1. What is the difference between phrasal verbs, idioms and verbal idioms, if there is any and how to know that?

" Why im asking is because we use base form of verb after an idiom or verbal idiom but gerund after a phrsal verb"

i used to do, and i look forward to doing it.

Eg. Used to, is/am to , were to, in order to , look forward to etc ..

2. Verbal idioms vs infinitive

I used to do it

Here prepostion To - does it represent infinitive verb - to do

or is it used as preposition for verb used.

Thanks and best

anonymousthe difference between phrasal verbs, idioms and verbal idioms

Idioms are word groups that have a meaning that cannot be known by knowing the meaning of the words that they contain.

I'm over the moon about that means I'm very happy about it. It has nothing to do with the moon.
Jack spilled the beans about Jackie's birthday party means Jack told someone about Jackie's birthday party which he was supposed to keep secret. It has nothing to do with beans.

The meaning of 'verbal idiom' varies from one textbook to another. Many textbooks for learning English do not mention it at all, or if they do, they mean 'phrasal verb'. The reason is that most phrasal verbs act like idioms; that is, they have meanings that cannot usually be known by putting together the meanings of the words that make the word group.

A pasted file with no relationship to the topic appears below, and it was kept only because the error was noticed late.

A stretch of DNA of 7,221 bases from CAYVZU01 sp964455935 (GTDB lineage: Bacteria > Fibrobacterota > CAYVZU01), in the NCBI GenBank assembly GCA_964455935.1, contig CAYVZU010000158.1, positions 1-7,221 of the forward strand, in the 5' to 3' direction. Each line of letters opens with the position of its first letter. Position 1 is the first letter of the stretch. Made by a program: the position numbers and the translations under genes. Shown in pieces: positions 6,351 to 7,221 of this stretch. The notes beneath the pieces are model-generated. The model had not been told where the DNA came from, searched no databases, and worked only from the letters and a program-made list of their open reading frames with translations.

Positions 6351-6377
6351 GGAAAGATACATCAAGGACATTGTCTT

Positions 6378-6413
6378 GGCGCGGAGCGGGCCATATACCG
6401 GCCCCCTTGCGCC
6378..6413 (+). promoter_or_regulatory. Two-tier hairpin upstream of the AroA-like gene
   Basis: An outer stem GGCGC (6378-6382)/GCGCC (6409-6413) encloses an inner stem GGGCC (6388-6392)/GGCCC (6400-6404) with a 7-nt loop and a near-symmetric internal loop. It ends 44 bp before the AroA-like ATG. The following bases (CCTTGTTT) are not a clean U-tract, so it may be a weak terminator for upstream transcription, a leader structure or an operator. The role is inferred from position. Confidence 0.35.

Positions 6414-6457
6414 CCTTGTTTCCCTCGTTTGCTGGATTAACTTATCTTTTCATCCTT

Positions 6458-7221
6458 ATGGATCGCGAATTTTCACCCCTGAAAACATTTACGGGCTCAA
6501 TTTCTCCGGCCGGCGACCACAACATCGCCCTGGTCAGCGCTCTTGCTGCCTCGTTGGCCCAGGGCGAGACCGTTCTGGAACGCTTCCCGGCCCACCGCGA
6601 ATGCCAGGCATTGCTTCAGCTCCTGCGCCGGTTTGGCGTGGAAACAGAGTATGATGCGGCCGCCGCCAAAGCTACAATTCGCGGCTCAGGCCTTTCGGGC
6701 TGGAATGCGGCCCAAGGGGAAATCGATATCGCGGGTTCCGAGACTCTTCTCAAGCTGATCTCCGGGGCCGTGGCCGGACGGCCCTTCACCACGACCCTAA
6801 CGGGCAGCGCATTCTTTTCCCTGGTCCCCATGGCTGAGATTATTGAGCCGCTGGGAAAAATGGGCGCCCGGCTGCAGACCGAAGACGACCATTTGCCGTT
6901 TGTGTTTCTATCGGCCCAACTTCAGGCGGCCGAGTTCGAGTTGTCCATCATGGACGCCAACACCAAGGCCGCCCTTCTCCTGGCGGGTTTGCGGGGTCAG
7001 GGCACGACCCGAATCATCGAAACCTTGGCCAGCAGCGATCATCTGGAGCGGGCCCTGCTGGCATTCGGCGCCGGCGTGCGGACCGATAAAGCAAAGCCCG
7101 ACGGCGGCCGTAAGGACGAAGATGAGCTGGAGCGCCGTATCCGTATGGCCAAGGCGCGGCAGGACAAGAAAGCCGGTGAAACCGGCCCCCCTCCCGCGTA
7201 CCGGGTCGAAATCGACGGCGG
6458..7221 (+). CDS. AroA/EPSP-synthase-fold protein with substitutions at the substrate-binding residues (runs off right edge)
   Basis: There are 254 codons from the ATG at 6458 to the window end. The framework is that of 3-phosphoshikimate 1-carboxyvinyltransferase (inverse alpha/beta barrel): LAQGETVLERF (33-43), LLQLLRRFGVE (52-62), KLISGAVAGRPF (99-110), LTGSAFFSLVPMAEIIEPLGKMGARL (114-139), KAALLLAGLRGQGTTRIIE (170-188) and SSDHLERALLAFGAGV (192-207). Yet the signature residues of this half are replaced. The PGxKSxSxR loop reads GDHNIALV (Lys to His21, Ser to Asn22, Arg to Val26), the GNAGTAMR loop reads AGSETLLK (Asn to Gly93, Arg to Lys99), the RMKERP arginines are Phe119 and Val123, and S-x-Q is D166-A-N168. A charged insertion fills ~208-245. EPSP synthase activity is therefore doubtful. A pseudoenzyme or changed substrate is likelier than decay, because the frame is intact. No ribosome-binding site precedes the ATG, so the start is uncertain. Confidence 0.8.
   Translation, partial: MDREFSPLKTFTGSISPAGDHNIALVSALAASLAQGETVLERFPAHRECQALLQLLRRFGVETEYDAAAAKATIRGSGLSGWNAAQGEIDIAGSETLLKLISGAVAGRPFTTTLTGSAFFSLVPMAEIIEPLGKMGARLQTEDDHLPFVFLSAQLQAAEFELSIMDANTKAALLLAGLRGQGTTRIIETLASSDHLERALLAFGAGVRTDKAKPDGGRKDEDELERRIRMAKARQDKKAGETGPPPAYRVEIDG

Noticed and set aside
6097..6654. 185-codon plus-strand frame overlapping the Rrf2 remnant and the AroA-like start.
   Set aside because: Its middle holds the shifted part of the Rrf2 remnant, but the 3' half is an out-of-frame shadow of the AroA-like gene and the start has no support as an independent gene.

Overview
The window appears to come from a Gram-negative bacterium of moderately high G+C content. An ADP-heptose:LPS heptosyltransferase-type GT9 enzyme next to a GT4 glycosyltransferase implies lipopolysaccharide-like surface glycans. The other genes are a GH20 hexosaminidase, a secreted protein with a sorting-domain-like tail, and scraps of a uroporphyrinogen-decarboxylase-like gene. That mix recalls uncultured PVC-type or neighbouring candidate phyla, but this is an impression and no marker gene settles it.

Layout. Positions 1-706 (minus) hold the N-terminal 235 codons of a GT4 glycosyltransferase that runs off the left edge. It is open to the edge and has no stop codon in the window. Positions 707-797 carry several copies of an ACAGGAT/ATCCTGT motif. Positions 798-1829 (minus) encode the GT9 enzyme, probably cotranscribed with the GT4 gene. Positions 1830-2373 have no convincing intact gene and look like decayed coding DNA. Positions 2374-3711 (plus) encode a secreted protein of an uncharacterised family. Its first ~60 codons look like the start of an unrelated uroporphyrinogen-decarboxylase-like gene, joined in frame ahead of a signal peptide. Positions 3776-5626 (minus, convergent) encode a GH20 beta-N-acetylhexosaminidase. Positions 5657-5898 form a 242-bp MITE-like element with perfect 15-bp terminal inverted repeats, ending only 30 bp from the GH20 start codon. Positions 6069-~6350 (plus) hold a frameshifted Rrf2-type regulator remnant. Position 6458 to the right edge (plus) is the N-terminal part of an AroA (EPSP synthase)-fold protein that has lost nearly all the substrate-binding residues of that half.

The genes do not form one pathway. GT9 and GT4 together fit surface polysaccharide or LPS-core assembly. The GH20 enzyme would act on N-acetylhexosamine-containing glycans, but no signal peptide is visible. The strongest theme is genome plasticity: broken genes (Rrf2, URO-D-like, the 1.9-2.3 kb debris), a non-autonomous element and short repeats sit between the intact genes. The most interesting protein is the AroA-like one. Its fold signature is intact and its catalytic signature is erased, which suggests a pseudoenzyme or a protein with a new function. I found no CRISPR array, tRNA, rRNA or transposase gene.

Tom ran into Joyce and Mary this afternoon means that Tom unexpectedly encountered Joyce and Mary this afternoon. They probably had at least a short conversational exchange. The phrasal verb run into has nothing to do with running.

So the set of idioms is a very large set. It contains most of the phrasal verbs (run into, throw up, take over, etc.), but it also contains many other word groups (over the moon, spill the beans, learn by heart) that have nothing to do with phrasal verbs.



Hello there

Please answer this

Let me reframe my questions

Difference between phrasal verb and verbal idioms

Phrasal verbs to is a preposition not infinitive maker so we use gerund

Similarly For verbal idioms -to behaves like a prepostion not an infinitive maker so why dont we use gerund in this case

Please answer

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Need to , used to, am to

Here to is it a preposition or infinitive makes r

No. You use a gerund after a preposition, no matter HOW you define the phrase: phrasal verb, verb plus preposition, adj plus prep, noun plus prep, Almost ANYTHING in fact.

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